freight forwarders declined after the $75,000 bond requirement went 
into effect on October 1, 2013. Between September 2013 and December 
2013, the number of freight forwarders with active authority dropped 
from 2,351 to 925. The number of freight forwarders then increased to 
1,208 by December 2014. During this same period, the number of active 
brokers dropped from 21,375 to 13,839, and then increased to 15,471 in 
December 2014. However, AIPBA has provided no proof of a causal 
connection between the broker license revocations and an adverse impact 
on consumer prices or an adverse impact on rates for truckers.\4\
---------------------------------------------------------------------------

    \4\ In late-filed comments, James P. Lamb, AIPBA's president, 
alleged that the broker bond increase in MAP-21 ``caused 9,800 
intermediaries to lose their licenses, first time jobless claims 
then shot up, consumer prices are on the increase, and truckers' 
rates are down for all equipment types. . . .''
---------------------------------------------------------------------------

    Moreover, even if AIPBA had shown that the $75,000 requirement 
caused all of the consequences it alleges, it has not focused on the 
key public interest implicated in the broker bond--the protection of 
motor carriers and shippers. It has not provided, nor have we 
discerned, any evidence that shippers or motor carriers would be 
adequately protected by the pre-MAP-21 bond requirement.

Abuse of Market Power

    In its exemption application, AIPBA asserts that ``[t]he $75,000 
broker surety bond amount is not necessary to protect shippers from the 
abuse of market power.'' To the contrary, AIPBA asserts that 
``[e]xemption from the increased broker amount will protect shippers 
from an abuse of market power. The unnecessarily high $75,000 broker 
bond requirement will cause the majority of property brokers to leave 
the marketplace, which will expose shippers to abuses of market power 
by the few large property brokers able to stay in business.'' In its 
subsequent comments, AIPBA reiterates its assertion that the new 
``minimum financial security is not necessary to protect shippers from 
abuse of market power.'' AIPBA argues that ``the new minimum security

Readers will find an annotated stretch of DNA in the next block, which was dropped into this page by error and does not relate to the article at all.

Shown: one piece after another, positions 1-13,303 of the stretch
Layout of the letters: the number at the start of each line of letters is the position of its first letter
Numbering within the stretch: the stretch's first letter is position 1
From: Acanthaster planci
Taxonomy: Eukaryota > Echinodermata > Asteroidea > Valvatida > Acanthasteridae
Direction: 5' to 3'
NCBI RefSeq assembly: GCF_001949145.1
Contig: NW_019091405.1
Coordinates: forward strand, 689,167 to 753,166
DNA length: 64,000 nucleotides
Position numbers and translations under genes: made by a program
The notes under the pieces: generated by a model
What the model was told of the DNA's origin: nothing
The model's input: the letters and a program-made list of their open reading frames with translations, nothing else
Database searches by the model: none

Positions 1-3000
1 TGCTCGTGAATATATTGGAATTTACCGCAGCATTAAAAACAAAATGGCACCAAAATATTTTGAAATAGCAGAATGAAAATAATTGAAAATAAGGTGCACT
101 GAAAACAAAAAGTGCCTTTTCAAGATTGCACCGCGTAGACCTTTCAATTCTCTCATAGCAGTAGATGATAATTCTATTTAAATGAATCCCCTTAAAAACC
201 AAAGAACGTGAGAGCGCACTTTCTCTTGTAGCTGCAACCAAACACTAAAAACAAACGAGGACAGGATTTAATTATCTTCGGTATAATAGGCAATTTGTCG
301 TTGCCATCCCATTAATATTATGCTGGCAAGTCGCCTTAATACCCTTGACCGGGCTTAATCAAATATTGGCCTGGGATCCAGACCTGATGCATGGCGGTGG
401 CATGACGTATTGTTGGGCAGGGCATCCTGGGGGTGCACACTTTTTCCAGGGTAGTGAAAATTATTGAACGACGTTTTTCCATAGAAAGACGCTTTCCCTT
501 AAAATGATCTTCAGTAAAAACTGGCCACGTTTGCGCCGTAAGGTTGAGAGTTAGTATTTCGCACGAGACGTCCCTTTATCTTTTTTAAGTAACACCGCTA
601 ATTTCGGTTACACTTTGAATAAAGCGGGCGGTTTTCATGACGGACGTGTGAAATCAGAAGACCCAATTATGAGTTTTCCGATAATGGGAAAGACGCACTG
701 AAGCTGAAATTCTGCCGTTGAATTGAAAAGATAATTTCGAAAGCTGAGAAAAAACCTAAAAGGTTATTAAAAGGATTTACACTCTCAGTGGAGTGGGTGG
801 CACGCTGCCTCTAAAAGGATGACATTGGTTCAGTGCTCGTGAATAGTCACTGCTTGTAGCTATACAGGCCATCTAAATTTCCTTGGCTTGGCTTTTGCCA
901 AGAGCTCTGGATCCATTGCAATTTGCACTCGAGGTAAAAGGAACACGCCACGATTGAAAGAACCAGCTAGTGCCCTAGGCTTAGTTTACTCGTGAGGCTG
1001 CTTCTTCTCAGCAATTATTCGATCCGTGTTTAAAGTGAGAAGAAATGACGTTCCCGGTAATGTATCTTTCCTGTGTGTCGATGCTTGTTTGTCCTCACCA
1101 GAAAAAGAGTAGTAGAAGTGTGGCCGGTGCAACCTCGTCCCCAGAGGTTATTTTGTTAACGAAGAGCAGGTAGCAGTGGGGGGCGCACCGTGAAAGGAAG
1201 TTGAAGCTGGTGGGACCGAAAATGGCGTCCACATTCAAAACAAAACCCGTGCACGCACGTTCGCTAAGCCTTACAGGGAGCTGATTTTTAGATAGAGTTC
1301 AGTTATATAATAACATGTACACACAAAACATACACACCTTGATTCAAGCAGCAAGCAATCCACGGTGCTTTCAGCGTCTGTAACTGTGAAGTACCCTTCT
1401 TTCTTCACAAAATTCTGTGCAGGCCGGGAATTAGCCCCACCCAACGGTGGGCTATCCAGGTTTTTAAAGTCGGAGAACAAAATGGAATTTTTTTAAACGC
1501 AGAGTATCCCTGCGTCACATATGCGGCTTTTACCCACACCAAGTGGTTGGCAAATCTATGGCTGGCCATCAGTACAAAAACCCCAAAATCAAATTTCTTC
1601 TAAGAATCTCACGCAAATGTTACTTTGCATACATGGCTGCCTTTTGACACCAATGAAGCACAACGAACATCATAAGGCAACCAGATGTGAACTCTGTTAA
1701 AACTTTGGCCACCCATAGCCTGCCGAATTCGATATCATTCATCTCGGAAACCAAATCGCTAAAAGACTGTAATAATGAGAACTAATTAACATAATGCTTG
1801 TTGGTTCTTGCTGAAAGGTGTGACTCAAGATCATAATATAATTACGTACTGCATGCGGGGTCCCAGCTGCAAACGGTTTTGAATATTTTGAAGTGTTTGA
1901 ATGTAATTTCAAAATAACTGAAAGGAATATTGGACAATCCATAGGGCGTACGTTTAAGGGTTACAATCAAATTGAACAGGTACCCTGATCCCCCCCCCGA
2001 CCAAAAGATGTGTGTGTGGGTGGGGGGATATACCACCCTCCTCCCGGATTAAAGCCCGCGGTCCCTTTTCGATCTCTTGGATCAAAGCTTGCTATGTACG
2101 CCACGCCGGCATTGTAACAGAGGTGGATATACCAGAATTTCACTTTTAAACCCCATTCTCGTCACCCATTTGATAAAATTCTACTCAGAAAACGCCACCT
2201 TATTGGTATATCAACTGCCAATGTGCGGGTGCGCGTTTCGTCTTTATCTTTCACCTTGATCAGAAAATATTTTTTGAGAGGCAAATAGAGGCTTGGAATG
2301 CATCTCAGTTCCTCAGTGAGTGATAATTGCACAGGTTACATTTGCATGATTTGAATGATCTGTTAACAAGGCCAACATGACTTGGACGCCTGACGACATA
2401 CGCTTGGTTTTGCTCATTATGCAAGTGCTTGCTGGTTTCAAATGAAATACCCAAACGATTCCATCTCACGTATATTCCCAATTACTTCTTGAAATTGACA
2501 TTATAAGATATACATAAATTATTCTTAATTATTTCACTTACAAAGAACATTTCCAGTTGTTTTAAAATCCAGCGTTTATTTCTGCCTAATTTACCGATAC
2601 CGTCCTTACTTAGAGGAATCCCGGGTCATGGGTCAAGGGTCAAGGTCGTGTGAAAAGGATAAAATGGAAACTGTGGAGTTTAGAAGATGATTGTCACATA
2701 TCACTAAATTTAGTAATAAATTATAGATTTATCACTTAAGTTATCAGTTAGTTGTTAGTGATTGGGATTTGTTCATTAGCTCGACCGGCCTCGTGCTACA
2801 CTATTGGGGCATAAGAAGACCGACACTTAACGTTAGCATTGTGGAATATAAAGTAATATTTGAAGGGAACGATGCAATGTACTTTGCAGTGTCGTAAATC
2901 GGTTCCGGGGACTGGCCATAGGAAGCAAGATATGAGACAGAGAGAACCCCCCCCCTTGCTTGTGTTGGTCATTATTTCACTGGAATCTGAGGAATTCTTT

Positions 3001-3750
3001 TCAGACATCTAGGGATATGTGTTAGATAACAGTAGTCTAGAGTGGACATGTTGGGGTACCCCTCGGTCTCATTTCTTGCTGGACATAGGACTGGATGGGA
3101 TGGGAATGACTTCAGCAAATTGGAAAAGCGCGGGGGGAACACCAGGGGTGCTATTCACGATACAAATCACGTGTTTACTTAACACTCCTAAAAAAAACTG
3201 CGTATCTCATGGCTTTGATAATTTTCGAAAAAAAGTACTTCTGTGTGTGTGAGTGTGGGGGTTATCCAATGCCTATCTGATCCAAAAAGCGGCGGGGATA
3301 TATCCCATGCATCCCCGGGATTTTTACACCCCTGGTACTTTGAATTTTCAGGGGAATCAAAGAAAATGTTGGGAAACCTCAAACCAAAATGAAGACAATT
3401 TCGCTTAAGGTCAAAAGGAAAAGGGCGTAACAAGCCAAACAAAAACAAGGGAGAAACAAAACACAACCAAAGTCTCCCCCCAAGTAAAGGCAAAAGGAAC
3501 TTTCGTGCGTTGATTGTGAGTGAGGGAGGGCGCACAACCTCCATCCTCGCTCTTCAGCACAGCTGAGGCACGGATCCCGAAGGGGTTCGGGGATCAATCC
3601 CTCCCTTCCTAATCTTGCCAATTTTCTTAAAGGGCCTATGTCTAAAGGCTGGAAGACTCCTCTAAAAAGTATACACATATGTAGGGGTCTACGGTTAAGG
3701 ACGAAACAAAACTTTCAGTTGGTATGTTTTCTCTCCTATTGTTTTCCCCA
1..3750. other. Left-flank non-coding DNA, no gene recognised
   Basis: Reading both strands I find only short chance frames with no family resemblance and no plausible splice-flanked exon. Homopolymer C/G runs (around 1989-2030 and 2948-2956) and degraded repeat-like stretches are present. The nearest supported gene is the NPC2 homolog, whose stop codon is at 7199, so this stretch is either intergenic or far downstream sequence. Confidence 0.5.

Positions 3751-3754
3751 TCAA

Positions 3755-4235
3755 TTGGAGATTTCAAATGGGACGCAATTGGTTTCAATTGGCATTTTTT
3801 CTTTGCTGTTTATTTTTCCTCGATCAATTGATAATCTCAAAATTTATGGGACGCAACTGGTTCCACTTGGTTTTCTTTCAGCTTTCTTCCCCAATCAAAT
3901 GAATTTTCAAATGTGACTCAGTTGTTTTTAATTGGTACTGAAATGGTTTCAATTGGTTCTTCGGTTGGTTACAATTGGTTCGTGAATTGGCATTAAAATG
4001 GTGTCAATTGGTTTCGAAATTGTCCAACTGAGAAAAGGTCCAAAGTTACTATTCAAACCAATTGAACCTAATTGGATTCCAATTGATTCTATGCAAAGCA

amount is the direct result of collusion to abuse market power. The 
exemption would help stop the loss of property brokers and provide more 
options for shippers, which would protect shippers.'' Other commenters 
did not address the abuse of market power.
    Based on the record before it, FMCSA cannot find that application 
of the $75,000 broker/freight forwarder bond requirement under 49 
U.S.C. 13906(b),(c) ``is not needed to protect shippers from the abuse 
of market power. . . .'' 49 U.S.C. 13541(a)(2). While AIPBA 
hypothesizes that a smaller brokerage industry will abuse its market 
power with regard to shippers, it

[[Page 17147]]

provides no evidence outlining such abuse. Moreover, it provides no 
evidence that the new $75,000 bond requirement is not required to 
protect against such abuse of market power. Without any evidence, FMCSA 
will not exempt an entire industry from a clearly articulated 
congressional directive to raise the broker and freight forwarder 
financial responsibility requirements.

National Transportation Policy (NTP)

    Finally, in its application, AIPBA argues that the $75,000 bond 
requirement is contrary to the transportation policy of 49 U.S.C. 
13101, because it violates the federal government's policy to 
``encourage fair competition, and reasonable rates for transportation 
by motor carriers of property'' and to ``allow a variety of quality and 
price options to meet changing market demands and the diverse 
requirements of the shipping and traveling public. . . .'' 49 U.S.C. 
13101(a)(2)(A), (D). AIPBA argues that the new broker bond amount 
``will likely result in a loss of tens of thousands of jobs and higher 
consumer prices as a matter of supply and demand.'' Further, according 
to AIPBA, ``per Kevin Reid of the National Association for Minority